The venerated Texas Observer is desperately trying to stay alive.
After the small, feisty magazine's board decided Sunday to close the publication this week, 17 staffers targeted for layoffs began a fund-raising campaign led by editor Gabriel Arana. Nearly $200,000 had been raised as of Tuesday afternoon, impressive but not enough to keep the Observer alive.
Began by Ronnie Dugger in 1954, the Observer gained a reputation for independent investigative reporting and brilliant writing. Legendary journalists Willie Morris and Molly Ivins edited the Observer before moving on to national fame. Novelist Larry McMurtry was one of the Texas writers who examined the Lone Star State's peculiar culture for the Observer.
Longtime editor Dugger is the father of noted New York Times journalist Celia Dugger, named for Morris' first wife. She worked as a young reporter for The Atlanta Journal-Constitution.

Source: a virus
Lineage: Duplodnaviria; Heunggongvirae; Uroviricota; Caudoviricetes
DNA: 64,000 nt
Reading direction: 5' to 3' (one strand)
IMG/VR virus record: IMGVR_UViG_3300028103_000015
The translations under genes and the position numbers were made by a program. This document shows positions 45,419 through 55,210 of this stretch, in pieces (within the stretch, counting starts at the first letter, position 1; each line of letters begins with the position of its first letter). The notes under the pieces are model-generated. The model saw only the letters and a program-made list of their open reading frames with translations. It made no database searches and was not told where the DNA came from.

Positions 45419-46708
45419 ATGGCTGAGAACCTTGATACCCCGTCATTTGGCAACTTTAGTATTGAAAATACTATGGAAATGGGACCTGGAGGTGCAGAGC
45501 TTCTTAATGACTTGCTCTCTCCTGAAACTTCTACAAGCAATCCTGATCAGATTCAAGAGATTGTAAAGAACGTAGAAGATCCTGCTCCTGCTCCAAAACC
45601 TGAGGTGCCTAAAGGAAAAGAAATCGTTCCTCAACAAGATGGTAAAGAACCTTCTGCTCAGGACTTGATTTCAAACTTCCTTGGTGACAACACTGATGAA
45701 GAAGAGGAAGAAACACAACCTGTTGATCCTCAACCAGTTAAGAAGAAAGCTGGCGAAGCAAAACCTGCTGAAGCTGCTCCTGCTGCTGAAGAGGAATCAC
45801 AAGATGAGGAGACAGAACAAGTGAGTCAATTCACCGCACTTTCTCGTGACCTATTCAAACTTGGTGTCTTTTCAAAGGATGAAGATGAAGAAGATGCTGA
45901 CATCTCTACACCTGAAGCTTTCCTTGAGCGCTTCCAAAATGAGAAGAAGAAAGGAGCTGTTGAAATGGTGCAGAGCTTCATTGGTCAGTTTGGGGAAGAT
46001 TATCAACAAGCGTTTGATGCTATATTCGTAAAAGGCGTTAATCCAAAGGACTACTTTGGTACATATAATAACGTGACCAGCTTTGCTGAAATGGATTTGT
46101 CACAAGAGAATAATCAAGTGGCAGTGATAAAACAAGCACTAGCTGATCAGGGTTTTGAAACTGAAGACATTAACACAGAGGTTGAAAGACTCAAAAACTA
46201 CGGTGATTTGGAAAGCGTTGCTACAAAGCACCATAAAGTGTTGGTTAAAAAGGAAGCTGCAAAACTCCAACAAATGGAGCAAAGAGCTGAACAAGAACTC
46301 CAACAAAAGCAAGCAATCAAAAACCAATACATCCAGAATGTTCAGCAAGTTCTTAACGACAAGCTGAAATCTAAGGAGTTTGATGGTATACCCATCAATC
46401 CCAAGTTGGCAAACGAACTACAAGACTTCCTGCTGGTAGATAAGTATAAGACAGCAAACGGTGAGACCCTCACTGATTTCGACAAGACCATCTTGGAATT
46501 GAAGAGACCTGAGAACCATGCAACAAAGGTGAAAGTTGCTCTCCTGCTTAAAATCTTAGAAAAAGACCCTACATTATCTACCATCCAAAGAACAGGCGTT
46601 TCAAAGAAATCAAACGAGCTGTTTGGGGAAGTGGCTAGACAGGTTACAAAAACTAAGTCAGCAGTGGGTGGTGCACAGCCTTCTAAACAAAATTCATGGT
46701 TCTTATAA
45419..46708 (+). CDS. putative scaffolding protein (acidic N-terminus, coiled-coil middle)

The Observer is a vestige of Texas' once vibrant progressive Democratic politics, exemplified by late Gov. Ann Richards and former Agricultural Commissioner Jim Hightower. Former Congressman Beto O'Rourke and other Democratic leaders have failed to restore the state's progressive tradition.
With a circulation of 4,000, the Observer has fallen upon rough times in the digital age. Kept afloat by haphazard donations and paid subscriptions to the print edition, the Observer gives free email newsletters and hasn't set up a pay wall for its digital edition. Nor does it accept advertising.
The magazine that annoyed Lyndon Johnson, John Connally. George Bush and a motley group of rapacious Texas legislators also faced competition from the well-funded online news operation Texas Tribune, which broke the news of the Observer's closing. Texas Monthly magazine. edited by several Observer alums, covers much of the same territory.
Dugger's Observer was a model for alternative newspapers around the nation, such as the Village Voice and the Los Angeles Free Press.
When I was a young would-be Gonzo journalist, I saw the Observer as a bright shining light. I associated the publication with the progressive spirit then flowering in Texas, personified by hippie country artists Willie Nelson, Jerry Jeff Walker, Ray Wyle Hubbard, Gary P. Nunn and Townes Van Zandt.
If the Observer dies, part of Texas' soul will go with it.